Adam Kownacki (+) Kownacki blitzed through former title contender Gerald Washington in two rounds and further demonstrated that looks can be deceiving in boxing. Kownacki has a terrible boxing body. He's overweight and has no mobility, but he can really punch! In a magnanimous gesture, Washington decided to stand and trade with Kownacki in the first round and Adam was the winner of that shootout. Shortly into the second round, Kownacki scored with a punishing right hand and Washington was on the canvas. Although he beat the count, Washington was done and the referee called the fight off after Kownacki continued his onslaught. 

Of course Kownacki has some flaws that could stop him from beating the truly best at heavyweight, but he entertains in the ring, packs a punch and fights with a lot of self-belief. Boxing would be a lot more enjoyable if there was a Kownacki in every division.  

Gerald Washington (-) In early 2017 Washington had some good moments against heavyweight champ Deontay Wilder. Washington demonstrated in the first four rounds of that fight that he could box and had athleticism. Ultimately, he didn't survive against Wilder, or against Jarrell Miller, and that was again the case on Saturday against Kownacki. Perhaps most perplexing is that Washington didn't try to use any of his superior attributes on Saturday. Instead of boxing or using his legs, he engaged in a slugfest. It was perhaps the worst game plan in boxing since Jose Pedraza decided to charge at Gervonta Davis with reckless abandon. Sometimes fighters make baffling decisions.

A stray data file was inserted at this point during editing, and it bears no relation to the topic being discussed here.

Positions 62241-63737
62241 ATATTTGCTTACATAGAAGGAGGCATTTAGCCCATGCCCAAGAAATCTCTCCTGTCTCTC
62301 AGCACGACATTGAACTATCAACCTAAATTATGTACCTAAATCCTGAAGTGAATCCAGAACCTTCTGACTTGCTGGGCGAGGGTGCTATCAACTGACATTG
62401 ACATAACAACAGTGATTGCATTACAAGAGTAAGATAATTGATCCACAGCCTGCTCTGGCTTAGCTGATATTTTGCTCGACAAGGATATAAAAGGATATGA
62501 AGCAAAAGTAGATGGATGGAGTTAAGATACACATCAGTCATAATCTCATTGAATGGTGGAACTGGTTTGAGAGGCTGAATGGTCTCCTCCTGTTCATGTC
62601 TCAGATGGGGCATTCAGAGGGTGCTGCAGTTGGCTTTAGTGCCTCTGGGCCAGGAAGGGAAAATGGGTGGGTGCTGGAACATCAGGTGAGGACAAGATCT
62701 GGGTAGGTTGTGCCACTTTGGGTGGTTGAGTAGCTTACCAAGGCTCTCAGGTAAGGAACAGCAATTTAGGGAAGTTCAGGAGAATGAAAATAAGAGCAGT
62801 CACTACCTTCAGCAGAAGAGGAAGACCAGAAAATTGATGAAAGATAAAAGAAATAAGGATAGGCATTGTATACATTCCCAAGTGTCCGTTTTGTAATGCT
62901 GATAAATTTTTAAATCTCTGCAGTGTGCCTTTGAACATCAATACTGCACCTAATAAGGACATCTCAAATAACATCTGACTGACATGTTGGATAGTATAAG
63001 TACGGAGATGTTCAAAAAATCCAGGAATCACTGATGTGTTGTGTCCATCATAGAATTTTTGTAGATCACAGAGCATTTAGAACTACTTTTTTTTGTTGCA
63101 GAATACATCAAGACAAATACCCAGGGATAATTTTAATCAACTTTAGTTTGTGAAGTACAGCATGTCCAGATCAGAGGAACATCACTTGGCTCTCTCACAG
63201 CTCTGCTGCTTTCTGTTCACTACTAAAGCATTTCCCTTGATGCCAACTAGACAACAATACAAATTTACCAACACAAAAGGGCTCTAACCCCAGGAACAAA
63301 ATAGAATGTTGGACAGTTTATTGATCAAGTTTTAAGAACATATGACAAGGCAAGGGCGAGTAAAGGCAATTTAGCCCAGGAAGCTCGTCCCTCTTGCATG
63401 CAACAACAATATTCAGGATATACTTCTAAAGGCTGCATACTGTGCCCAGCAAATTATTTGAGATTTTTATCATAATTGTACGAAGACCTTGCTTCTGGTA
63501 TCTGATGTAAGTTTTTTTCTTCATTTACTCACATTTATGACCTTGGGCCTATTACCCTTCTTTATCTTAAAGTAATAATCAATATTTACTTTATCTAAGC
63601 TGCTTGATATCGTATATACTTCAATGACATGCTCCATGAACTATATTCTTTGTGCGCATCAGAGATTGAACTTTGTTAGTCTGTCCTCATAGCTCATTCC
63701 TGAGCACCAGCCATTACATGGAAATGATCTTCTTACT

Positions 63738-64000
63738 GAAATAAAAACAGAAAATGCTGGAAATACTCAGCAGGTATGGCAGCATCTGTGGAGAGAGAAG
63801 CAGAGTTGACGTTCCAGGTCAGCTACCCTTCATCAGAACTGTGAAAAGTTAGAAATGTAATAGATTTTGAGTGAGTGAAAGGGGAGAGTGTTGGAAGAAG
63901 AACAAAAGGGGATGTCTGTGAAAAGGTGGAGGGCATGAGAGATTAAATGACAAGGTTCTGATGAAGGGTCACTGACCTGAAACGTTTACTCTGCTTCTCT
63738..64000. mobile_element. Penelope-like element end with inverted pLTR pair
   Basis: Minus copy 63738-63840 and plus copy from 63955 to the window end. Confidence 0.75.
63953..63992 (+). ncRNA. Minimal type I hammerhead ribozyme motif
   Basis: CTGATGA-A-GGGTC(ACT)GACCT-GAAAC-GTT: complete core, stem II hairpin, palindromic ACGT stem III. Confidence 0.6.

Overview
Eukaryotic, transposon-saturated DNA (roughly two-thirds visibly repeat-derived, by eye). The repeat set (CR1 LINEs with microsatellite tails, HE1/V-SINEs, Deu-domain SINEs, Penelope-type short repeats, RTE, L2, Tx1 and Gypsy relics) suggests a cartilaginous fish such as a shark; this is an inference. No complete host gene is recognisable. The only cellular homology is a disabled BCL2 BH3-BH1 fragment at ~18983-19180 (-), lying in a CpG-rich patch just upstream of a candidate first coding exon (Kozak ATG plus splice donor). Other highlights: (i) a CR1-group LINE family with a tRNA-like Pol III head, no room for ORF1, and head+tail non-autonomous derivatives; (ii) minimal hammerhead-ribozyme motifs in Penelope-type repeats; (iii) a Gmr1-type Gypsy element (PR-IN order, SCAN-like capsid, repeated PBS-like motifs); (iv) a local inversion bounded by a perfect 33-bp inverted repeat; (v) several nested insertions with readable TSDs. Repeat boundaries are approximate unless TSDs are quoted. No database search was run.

Tugstsogt Nyambayar (NC) King Tug faced the hardest challenge of his career on Saturday against the capable southpaw Claudio Marrero. In an excellent fight with numerous ebbs and flows, Nyambayar won a competitive unanimous decision. Although Nyambayar entered the fight with nine knockouts in his ten fights, it doesn't appear that his power is elite. Furthermore, Tug demonstrated that he doesn't yet have the conditioning to impose himself over 12 rounds. (In his defense he hadn't needed to reach for those reserves prior to Saturday.) Nevertheless, he is still a work in progress. Supposedly with his win he will be in line for a title opportunity against Gary Russell Jr. To be blunt, he isn't ready for that fight and hopefully his team pulls back the reins a little bit. Tug has power and good boxing skills, but he needs more professional seasoning.  

Adam Abramowitz is the founder and head writer of saturdaynightboxing.comHe's a member of Ring Magazine's Ring Ratings Panel and a Board Member for the Transnational Boxing Rankings Board.